Commencement 2007 presented the full range of emotions for the approximately 530 graduates at The University of North Carolina at Pembroke.
Congratulations – Chancellor Meadors backed by the platform party congratulation graduate Lea Winfield of Rowland, N.C.
Graduate Erin Garceau of Sanford, N.C., summed up her feelings with a statement scribbled on her mortarboard: “Thank you Mom and Dad for the sacrifice you’ve made to give me this.”
“My parents have done a lot to make this day possible,” Garceau said.
On a cool and overcast May 5, perfect weather for an outdoor ceremony, the graduates were both boisterous and solemn as they observed a moment of silence in memory of their fellow students who were slain at Virginia Tech.
There was more sadness. Rev. Jerry Lowry, a church-building Methodist minister and 1970 UNCP graduate, was to receive an Honorary Doctorate of Humane Letters, but died hours before. Lowry’s daughters, Elena and Ana Locklear, received the honor in his stead.
“If he were here, my father would probably have said he was not worthy of this honor,” Elena said. “He would say God deserves all the glory.”
“Jerry had a burning enthusiasm to serve others,” Rev. Paul Leeland said in his introduction. “He often said, ‘When we experience hell, we must bring heaven.’”
One of the largest spring graduating classes in University history witnessed several firsts. The largest graduating class of nurses – 45 – received Bachelor of Science in nursing degrees. It was the first class from UNCP’s new four-year nursing program.
Also, the first six graduates of the revitalized Athletic Training program received degrees.
Philanthropist and business leader Irwin Belk of Charlotte, N.C., also received an Honorary Doctorate of Humane Letters.
“Mr. Belk has engaged in philanthropy on a monumental scale,” UNCP Trustee Dick Taylor said. “I could justify that statement merely by reciting the Belk name as it appears on the campus of The University of North Carolina at Pembroke.”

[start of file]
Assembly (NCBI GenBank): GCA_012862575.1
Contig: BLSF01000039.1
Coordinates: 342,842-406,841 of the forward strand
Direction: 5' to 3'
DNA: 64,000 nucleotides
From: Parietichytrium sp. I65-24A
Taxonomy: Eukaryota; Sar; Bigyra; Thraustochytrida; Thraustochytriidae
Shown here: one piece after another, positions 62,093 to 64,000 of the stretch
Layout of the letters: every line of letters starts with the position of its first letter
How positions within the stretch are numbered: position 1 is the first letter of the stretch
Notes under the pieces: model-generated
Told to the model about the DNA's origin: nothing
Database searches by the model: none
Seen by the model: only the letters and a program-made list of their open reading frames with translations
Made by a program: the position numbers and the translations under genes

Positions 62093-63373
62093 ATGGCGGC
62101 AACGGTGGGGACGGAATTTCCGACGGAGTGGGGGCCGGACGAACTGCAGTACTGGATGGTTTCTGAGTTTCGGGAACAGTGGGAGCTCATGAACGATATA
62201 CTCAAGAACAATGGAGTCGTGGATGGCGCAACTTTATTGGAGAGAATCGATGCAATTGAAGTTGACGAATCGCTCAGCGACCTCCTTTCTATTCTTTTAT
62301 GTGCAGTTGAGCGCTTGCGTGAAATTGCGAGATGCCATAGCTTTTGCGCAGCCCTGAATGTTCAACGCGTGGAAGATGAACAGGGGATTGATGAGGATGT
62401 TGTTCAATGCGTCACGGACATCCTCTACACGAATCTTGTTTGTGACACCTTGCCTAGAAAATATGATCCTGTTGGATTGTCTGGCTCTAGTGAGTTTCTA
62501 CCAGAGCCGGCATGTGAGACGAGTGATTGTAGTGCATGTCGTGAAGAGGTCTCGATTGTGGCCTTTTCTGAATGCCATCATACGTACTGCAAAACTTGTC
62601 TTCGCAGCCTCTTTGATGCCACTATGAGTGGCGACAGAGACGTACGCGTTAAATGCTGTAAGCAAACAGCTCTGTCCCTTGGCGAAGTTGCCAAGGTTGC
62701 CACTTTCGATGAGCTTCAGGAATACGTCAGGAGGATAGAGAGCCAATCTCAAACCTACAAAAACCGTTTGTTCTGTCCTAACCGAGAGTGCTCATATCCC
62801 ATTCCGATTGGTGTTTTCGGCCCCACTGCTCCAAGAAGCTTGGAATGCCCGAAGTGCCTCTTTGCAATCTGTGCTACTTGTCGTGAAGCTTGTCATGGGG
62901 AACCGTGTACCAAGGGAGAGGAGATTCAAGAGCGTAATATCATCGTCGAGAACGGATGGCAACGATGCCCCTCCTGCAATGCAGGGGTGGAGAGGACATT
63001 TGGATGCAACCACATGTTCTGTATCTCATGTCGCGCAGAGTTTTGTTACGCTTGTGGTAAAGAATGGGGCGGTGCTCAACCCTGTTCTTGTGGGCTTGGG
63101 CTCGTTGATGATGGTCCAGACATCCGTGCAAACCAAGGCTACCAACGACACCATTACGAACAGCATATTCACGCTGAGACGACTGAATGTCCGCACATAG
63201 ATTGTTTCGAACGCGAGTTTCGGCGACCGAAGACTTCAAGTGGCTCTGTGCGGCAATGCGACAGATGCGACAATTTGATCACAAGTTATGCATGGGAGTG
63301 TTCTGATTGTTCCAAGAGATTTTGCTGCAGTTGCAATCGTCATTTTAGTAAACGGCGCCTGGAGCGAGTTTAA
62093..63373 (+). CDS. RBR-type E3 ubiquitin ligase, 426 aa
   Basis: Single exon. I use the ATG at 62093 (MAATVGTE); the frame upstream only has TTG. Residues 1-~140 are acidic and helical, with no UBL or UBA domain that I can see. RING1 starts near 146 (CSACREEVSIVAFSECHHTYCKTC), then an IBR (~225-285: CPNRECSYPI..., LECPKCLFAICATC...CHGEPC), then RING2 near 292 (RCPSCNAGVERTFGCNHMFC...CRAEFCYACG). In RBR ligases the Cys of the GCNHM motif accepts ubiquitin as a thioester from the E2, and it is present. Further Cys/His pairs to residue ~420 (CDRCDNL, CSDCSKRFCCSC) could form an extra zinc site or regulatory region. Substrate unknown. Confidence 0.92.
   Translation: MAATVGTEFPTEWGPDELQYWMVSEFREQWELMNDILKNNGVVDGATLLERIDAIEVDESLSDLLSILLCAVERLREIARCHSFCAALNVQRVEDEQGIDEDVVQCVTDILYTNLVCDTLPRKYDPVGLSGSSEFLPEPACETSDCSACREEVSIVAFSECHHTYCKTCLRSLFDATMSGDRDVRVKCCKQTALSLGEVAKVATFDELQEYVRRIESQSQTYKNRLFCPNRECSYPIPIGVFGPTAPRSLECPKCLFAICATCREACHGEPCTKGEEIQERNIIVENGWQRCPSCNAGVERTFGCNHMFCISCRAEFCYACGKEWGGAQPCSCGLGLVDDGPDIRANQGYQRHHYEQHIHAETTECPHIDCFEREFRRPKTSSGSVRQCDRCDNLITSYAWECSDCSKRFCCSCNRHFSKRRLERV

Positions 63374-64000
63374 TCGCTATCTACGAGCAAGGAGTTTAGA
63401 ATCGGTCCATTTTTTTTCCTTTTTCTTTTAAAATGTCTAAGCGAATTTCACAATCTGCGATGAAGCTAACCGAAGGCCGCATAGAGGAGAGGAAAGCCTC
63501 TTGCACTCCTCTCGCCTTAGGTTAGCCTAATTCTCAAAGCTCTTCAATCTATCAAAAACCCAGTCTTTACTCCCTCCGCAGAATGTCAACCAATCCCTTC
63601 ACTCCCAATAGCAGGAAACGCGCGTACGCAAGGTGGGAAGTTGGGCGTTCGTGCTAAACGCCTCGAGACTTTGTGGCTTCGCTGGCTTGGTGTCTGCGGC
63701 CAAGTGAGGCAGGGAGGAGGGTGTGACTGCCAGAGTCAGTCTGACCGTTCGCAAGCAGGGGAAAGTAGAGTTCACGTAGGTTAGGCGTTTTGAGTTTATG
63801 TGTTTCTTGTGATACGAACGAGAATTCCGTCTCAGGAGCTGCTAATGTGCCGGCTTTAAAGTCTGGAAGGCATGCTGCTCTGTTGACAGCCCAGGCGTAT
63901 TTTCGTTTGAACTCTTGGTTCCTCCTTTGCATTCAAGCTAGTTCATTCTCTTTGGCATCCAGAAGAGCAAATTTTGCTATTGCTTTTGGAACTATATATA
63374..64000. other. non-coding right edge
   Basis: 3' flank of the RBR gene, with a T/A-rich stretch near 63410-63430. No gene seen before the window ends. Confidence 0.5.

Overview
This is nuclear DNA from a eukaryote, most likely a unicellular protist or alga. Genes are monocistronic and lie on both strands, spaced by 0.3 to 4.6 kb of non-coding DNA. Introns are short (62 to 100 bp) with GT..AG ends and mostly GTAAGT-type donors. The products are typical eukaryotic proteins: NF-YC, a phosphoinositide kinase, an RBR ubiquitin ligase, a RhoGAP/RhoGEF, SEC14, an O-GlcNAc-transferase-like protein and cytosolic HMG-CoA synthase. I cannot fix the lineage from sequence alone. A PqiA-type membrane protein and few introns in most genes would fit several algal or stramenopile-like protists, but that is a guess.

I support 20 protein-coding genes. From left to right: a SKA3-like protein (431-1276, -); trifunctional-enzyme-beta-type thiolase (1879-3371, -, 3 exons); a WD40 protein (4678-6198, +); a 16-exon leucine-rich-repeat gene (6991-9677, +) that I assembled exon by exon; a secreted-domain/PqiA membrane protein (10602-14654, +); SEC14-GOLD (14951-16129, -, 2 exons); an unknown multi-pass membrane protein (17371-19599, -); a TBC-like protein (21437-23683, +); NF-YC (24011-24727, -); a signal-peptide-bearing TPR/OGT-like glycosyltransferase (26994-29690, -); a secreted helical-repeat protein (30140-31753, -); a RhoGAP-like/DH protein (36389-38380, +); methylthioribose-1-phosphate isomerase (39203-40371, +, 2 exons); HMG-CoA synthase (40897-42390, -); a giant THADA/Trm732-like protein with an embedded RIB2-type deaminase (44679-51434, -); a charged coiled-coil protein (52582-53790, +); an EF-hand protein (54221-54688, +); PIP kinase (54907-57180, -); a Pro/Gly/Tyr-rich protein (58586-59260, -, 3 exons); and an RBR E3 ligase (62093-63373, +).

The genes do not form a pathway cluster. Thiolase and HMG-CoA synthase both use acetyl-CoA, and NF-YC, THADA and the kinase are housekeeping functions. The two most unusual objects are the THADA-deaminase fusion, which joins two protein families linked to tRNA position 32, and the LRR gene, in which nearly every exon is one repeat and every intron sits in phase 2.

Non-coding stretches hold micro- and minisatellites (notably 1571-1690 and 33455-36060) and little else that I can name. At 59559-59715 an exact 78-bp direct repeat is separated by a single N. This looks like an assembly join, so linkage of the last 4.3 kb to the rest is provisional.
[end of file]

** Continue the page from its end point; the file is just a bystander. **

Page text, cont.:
Belk and Taylor both have their names on UNCP’s football and track complex.
Commencement speaker Pat Conroy, one of America’s greatest contemporary storytellers, amused the crowd of more than 5,000 with tales of his life.
“There is nothing more boring on earth than a graduation speech,” the South Carolina author said. “But listen up kids, I plan for you to remember me.”
Conroy, an adopted southerner with Irish roots, talked about his Southern relations.
“We clean graves once a year,” Conroy said. “I cleaned one who was my great uncle ‘Jerry Mire.’
“My grandmother, bless her heart, she said ‘he is named after the prophet Jerry Mire,’” he said. “People up north think I made that story up. People down south know I didn’t.”
On a more serious note, Conroy talked about caring for his dying mother in a hospital room.
“And graduates, we will all be in those rooms one day, I promise you,” he said. “They did not tell me at The Citadel that beautiful, vibrant mothers could die at age 59.”
His final message to the graduates was about time and its passage.
“Time, that’s what graduations are about members of the class of 2007,” he said. “Go talk to your parents today. Every one of them will remember the day they brought you home from the hospital after your birth. They are feeling time more than you are today.
“Remember the first day you came to Pembroke?” Conroy asked. “Tell me it was not quick kids; tell me it was not fast.
“You got a college degree, and I am proud of mine,” he said. “Here’s what I want you to remember. What you do, do it well, do it great, do it in the name of Pembroke.
“If you are real lucky, if you’re real good, if you’re classy, here’s what I promise you,” he concluded. “You can teach the whole world how to dance.”
Commencement may be viewed online at www.uncp.edu/commencement/